It’s the ultimate Hero Vs Hero battle as the idea of a superhero registration act pits freedom-loving idealist Captain America against a more pragmatic Iron Man when they fall on opposite sides of the law. Avengers supporting character Maria Hill plays a prominent role as Iron Man and Captain America resolve their differences the only way superheroes can: by punching each other until someone is declared the winner.
A lacklustre ending doesn’t stop this being a superhero yarn you can really enjoy – if only for Steve McNiven’s fantastic visuals. Its repercussions are still affecting the Marvel Universe today!
The Infinity GauntletJim Starlin, George Perez and Ron Lim
Want to know more about Thanos, the villain who made his cameo in Avengers’ brief post-credits sequence? Why not start here, with the story that many suspect will be the basis for Avengers 2? Viewers with eyes like Heimdall might have glimpsed the Infinity Gauntlet in Asgard’s armory in Thor, and that – combined with Thanos – suggests that elements from this story will be in play for the sequel.
In it, Thanos acquires the all-powerful Infinity Gauntlet and battles the collected Marvel heroes to a standstill in order to impress the universal embodiment of Death. It’s action on a scale that, so far, only comics has pulled off. Will Avengers 2 try and bring it to the screen?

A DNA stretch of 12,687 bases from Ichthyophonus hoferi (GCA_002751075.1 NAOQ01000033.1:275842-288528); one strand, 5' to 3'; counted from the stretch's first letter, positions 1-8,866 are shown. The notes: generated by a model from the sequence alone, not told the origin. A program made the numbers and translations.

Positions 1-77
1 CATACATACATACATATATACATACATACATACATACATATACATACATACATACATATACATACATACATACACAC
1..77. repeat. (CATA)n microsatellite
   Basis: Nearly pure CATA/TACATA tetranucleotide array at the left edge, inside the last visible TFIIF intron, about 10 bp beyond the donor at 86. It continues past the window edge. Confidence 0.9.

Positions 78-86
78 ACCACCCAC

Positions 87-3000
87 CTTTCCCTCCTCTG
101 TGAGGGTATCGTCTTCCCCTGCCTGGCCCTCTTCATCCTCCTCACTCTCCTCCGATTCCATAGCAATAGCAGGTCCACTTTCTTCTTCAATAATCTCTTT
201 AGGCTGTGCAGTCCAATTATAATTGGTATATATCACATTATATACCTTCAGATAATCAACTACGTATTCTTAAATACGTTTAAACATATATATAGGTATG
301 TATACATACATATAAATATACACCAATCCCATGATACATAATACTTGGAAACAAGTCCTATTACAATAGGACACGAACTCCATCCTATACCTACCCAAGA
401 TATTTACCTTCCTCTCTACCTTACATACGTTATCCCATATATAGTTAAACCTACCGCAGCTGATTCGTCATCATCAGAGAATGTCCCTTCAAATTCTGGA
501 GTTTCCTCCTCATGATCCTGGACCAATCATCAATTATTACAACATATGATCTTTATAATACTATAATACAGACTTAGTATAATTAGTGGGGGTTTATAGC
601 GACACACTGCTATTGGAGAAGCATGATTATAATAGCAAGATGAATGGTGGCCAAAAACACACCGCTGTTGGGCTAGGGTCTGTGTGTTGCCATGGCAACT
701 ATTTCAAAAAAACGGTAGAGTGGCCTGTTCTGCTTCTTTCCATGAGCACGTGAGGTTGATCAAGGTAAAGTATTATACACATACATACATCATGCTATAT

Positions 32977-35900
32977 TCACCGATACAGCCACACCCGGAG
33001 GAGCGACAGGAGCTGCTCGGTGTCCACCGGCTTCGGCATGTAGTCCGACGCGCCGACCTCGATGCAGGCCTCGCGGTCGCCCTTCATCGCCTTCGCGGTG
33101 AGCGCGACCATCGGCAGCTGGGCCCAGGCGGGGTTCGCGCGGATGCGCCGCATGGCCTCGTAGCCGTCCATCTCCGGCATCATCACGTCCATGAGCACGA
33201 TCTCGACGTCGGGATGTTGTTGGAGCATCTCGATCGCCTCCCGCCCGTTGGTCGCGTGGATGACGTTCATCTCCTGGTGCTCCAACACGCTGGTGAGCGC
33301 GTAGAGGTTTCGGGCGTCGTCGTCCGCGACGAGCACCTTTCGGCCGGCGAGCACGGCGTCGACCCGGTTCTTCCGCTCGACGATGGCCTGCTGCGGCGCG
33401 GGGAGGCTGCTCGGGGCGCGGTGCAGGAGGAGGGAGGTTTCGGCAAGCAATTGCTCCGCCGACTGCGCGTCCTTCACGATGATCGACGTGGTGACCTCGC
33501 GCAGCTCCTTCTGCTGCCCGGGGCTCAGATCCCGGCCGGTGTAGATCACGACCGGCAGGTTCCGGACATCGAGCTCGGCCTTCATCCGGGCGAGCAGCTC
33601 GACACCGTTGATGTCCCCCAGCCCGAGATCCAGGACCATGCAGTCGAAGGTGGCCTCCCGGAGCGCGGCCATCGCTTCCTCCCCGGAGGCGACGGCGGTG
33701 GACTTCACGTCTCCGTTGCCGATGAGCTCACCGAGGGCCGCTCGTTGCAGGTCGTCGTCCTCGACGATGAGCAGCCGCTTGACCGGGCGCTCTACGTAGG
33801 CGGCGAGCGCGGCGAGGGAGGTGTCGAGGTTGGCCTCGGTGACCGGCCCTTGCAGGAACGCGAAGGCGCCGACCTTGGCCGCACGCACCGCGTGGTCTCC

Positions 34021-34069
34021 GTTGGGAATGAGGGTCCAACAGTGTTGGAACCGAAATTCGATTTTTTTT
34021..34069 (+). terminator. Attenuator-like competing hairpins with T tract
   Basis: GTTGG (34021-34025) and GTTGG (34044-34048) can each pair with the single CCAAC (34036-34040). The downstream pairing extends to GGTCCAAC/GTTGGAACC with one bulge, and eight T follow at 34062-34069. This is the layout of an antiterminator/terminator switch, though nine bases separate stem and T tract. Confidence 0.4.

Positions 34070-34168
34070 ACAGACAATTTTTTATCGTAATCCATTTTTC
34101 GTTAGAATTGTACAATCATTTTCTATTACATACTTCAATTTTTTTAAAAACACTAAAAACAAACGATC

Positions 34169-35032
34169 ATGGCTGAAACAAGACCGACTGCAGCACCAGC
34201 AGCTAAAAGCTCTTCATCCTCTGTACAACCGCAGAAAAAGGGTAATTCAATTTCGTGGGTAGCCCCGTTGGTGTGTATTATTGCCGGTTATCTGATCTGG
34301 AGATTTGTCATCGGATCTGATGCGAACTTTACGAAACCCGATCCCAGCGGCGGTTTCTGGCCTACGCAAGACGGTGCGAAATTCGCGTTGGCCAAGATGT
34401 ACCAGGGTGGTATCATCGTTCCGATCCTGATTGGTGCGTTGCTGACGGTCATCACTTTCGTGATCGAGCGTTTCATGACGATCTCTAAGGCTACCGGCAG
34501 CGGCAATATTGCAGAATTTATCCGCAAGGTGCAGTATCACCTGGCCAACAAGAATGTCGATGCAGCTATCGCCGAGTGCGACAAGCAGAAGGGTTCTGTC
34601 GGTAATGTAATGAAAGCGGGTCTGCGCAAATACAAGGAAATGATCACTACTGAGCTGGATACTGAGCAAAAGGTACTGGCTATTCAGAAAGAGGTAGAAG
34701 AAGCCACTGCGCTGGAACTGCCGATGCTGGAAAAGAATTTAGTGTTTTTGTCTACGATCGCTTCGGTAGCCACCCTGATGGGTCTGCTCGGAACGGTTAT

Don’t confuse it with: Its sequels, Infinity Crusade and Infinity Watch, none of which were quite as good.
Maybe you’re not interested in reading about the Avengers, and instead want to see the individual members in their own starring roles. In that case, check out these books:
THE HULKPlanet Hulk/World War Hulk Greg Pak and Various artists
It’s impossible to come out of Avengers and not love the Hulk, but few comic stories can match up to his appearance in the film. One that arguably does is this multi-volume epic by Greg Pak. In Planet Hulk, the Marvel Universe’s top minds club together to find a plan for dealing with the Hulk once and for all. How? By shooting him into space aimed at an uninhabited planet, of course! However, he veers off-course and instead lands on Sakaar, a planet with a cruel and brutal society where even the Hulk is made a slave – at first.
Starting at the bottom of the ladder, Hulk fights his way to the top. It’s a Conan-style blockbuster with more action than you can shake a fist at, but the really fun part is what he and his new allies do to the Avengers when he finally makes it back to Earth. World War Hulk should say all you need to know about that.
HAWKEYENew Avengers: The Reunion Jim McCann and David Lopez